there's actually so much we can do
4 min read

there's actually so much we can do

so look... everything is depressing af. i get it. i'm reading emails from environmental organizations listing all the foul shit rich people are doing that harms us all, trying to keep up with each new act of genocide Israel commits against Palestinians, and watching the lead up to the least democratic u.s. election of my lifetime. this is bad.

there's so much i wish i could do.

i wish i could give Hind every one of my sweaters. i wish Bisan could get a good night's sleep on the mattress i am still paying off. i wish i could get Mosab all his books so he could put them back in their order.

my romantic heart yearns to provide and protect and comfort. there's nothing wrong with this, it's just not possible or what's most necessary from me right now.

i have been reading "In Pursuit of Revolutionary Love" by Joy James as part of yétúndé ọlágbajú's book club and have been buoyed by the clarity with which James articulates the type of love that is necessary to transform this world. James writes:

"Revolutionary Love is difficult to define. Distinct from personal or familiar love, it originates from a desire for the greater good that entails radical risk-taking for justice. Revolutionary Love is not romantic or charming. It neither romanticizes nor projects celebrities or politicos as surrogates for radical activism. Worship within a "cult of personality" is not an expression of Revolutionary Love. Seeking equity and securing basic needs (housing, food, education, healthy environments), despite constant frustrations and betrayals is a sign of faithfulness. – Joy James, In Pursuit of Revolutionary Love

we who are safe and sleep soundly at night, we have so many risks we can still take.

Bisan has called for a global boycott 1/21-1/28

to strike is a risk i understand we all cannot take, but a boycott costs us nothing.

if nothing else, do not buy any non essential items this week. it can wait.

especially refrain from ordering things online and from corporations. buy your essentials in person and from locally owned stores. if you're in New Orleans here's a list of Palestinian owned grocery stores and restaurants:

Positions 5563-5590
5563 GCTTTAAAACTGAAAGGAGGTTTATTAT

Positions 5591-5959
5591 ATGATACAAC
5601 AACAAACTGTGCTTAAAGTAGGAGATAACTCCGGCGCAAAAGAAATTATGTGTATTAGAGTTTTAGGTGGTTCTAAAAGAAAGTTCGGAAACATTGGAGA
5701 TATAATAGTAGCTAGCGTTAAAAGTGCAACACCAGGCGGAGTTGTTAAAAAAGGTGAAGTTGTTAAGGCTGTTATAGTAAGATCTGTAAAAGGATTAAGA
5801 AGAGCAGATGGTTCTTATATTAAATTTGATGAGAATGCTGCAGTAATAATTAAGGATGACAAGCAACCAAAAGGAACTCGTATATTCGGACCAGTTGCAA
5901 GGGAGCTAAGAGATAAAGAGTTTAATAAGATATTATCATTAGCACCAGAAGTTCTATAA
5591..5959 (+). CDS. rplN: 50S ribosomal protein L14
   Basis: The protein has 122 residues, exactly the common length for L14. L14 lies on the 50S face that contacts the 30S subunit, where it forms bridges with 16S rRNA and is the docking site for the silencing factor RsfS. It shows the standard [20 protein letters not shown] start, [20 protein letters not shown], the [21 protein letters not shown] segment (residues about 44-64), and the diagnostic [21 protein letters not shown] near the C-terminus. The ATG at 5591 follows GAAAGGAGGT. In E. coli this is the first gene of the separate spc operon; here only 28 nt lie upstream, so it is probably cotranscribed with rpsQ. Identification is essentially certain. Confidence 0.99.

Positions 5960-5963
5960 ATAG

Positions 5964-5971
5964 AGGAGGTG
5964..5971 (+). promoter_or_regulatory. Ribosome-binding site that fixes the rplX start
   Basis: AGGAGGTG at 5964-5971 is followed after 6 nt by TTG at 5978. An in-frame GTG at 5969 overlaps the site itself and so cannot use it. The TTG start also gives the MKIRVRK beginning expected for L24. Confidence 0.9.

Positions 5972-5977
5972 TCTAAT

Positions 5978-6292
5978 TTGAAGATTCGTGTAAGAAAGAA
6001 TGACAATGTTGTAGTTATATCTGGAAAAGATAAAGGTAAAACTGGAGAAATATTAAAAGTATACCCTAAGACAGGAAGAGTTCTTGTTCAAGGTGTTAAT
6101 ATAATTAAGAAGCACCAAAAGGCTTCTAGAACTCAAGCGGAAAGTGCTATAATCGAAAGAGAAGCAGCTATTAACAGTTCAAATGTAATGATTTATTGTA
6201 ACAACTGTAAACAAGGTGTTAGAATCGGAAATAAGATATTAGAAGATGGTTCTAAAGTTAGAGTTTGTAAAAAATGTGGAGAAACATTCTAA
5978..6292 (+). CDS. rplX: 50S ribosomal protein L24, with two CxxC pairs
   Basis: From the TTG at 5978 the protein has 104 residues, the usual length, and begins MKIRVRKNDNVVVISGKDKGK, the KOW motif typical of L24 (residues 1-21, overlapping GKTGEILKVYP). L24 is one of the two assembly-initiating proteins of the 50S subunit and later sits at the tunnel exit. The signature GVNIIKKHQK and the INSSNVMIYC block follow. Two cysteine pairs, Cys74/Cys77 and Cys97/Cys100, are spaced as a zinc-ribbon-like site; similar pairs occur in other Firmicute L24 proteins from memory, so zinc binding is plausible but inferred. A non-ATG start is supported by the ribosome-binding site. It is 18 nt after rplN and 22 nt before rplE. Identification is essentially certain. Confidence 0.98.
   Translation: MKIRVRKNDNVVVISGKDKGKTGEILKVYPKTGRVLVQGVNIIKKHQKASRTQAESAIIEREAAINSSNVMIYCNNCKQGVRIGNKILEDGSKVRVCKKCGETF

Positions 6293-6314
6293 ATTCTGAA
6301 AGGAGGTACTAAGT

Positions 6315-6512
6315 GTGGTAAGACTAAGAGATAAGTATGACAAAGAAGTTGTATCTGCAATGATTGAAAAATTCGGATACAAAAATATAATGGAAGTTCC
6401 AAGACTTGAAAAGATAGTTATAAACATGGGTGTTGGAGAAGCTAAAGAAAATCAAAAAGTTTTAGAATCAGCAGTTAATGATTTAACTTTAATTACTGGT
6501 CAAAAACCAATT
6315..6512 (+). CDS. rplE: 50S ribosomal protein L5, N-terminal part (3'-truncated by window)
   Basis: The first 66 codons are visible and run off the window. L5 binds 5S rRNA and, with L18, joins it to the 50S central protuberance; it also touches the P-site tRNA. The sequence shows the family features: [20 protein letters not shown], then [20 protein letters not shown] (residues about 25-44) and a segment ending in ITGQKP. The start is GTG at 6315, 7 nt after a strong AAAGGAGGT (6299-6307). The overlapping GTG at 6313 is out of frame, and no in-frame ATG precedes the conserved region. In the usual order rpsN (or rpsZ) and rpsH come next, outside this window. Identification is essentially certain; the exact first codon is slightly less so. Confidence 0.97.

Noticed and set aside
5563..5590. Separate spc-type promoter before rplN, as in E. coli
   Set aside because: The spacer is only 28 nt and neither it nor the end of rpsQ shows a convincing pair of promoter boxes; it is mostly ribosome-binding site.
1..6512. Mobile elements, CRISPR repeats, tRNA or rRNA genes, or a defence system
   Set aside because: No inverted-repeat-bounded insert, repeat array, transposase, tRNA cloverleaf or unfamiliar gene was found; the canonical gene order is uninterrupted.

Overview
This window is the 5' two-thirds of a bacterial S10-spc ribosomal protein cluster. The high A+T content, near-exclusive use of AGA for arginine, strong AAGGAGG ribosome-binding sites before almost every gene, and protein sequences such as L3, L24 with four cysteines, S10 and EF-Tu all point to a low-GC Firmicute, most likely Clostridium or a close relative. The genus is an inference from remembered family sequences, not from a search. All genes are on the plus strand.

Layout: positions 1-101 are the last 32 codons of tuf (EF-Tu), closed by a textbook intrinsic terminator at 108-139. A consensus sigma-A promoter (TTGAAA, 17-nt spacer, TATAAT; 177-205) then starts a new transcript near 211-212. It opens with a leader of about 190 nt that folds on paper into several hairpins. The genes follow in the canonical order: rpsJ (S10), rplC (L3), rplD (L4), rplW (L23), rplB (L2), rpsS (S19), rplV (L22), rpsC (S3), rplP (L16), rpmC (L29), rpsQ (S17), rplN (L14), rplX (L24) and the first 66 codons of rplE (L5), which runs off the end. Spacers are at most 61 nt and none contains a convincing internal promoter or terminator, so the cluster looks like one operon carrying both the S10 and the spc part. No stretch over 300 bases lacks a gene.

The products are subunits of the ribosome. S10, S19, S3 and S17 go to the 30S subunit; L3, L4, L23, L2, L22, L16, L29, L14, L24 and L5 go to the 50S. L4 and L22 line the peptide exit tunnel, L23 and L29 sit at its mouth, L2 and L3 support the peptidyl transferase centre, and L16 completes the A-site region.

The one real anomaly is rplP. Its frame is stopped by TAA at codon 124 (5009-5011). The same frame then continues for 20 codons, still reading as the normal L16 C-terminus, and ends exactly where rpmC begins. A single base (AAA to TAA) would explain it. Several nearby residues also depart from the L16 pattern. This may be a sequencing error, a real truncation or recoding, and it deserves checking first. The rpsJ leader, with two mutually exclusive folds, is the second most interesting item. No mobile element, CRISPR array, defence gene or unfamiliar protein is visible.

how do we start to risk more?

i'm thinking a lot about what it took for Seattle unions to pull off a general strike in 1919:

For four days, labor reigned. 65,000 walked off their jobs. Strikers served food, supplied hospitals and kept peace in the streets with astonishing organization and efficiency. But under pressure from the mayor, federal troops and unsupportive AFL internationals, the walkout collapsed. It left an ambivalent legacy. The failure of such a massive action to raise shipyard wages – let alone ward off the union-busting and red-hunting that followed – showed the limits of local labor’s power against state-supported, anti-union capital. Yet the memory of a moment when working people not only shut down an entire city, but ran a successful system of essential services along syndicalist lines, also offered hope. In the short run it fueled Seattle’s vibrant union-affiliated cooperative movement. In the long run it inspired generations who dreamed of building a labor-based social order.
IThe Seattle General Strike of 1919 - Seattle General Strike Project

what are we willing to risk now to build this type of solidarity? how are we allocating our time, energy, and resources to our local organizations that are, as James says, "seeking equity and securing basic needs"

i know i am not risking enough. not enough money, not enough time, not enough energy. i'm reflecting on what this means. for now, below is a collection of actions we can all take.

join / follow a local organization and participate in actions

if you're in New Orleans, follow @_noship on instagram and attend actions to support their demands:

follow @_noship:

buy eSim card to help folks in Palestine stay connected

eSims For Gaza

call the people who so-called represent you

use Jewish Voices for Peace's phone zap script & call everyday. Louisiana info here:

as always, i hope this was useful.

free Palestine.

with hope,

katie wills evans